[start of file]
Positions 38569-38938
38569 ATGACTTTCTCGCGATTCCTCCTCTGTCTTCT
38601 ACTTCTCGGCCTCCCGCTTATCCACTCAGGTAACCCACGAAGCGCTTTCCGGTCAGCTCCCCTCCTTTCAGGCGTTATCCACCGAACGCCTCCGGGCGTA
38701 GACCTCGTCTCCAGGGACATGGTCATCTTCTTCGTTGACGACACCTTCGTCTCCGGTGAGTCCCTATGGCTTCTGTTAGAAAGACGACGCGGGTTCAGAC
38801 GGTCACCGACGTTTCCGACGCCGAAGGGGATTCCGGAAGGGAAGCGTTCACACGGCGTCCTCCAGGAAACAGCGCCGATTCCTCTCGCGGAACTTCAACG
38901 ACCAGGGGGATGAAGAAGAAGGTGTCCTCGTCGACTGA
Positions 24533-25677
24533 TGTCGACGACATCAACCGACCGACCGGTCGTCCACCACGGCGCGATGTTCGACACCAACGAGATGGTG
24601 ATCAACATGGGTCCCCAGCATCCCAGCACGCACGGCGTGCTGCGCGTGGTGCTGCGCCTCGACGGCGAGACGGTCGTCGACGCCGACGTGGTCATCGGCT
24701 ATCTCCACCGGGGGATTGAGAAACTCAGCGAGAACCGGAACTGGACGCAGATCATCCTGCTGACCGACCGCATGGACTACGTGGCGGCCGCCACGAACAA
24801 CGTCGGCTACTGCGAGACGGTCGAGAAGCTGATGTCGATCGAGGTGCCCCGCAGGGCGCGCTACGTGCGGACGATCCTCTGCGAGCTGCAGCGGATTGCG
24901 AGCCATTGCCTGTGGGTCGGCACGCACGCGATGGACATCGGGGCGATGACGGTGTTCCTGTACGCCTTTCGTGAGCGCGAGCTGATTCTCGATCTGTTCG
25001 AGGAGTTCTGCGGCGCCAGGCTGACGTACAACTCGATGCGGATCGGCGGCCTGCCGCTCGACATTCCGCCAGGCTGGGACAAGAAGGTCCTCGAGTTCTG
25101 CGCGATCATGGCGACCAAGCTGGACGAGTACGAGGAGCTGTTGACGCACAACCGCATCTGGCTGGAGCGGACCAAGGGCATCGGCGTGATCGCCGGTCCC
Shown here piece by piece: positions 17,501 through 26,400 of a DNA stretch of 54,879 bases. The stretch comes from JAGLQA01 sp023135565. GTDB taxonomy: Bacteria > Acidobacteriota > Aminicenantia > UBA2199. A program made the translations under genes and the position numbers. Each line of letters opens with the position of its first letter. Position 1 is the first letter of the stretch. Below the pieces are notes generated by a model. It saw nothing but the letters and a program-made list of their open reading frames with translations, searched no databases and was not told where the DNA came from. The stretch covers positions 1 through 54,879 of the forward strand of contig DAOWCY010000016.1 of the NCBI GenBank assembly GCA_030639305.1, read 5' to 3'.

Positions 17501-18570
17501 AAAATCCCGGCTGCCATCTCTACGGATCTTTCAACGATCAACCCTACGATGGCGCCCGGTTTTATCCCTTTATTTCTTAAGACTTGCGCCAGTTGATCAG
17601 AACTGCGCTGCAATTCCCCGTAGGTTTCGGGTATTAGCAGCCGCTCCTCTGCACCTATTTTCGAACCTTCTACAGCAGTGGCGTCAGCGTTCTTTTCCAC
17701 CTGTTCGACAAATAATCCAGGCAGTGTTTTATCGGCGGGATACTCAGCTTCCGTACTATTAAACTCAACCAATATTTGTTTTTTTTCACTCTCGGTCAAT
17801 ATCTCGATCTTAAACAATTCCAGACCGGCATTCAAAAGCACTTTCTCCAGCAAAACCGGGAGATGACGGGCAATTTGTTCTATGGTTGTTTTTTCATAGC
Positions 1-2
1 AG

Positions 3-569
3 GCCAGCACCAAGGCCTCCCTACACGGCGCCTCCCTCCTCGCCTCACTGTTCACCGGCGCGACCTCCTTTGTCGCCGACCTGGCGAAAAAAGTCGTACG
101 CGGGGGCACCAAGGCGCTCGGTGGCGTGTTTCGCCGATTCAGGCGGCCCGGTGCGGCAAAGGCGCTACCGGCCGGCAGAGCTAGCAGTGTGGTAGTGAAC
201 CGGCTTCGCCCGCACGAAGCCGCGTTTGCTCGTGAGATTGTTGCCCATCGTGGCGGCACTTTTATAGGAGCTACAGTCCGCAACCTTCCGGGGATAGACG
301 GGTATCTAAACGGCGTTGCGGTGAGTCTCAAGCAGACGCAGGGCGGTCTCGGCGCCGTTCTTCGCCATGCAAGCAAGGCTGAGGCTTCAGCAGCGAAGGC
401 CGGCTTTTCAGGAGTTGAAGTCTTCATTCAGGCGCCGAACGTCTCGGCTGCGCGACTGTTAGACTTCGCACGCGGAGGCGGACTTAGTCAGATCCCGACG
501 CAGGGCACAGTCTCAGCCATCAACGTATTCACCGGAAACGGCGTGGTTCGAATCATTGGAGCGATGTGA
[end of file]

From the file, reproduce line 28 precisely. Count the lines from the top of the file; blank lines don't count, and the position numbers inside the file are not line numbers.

401 CGGCTTTTCAGGAGTTGAAGTCTTCATTCAGGCGCCGAACGTCTCGGCTGCGCGACTGTTAGACTTCGCACGCGGAGGCGGACTTAGTCAGATCCCGACG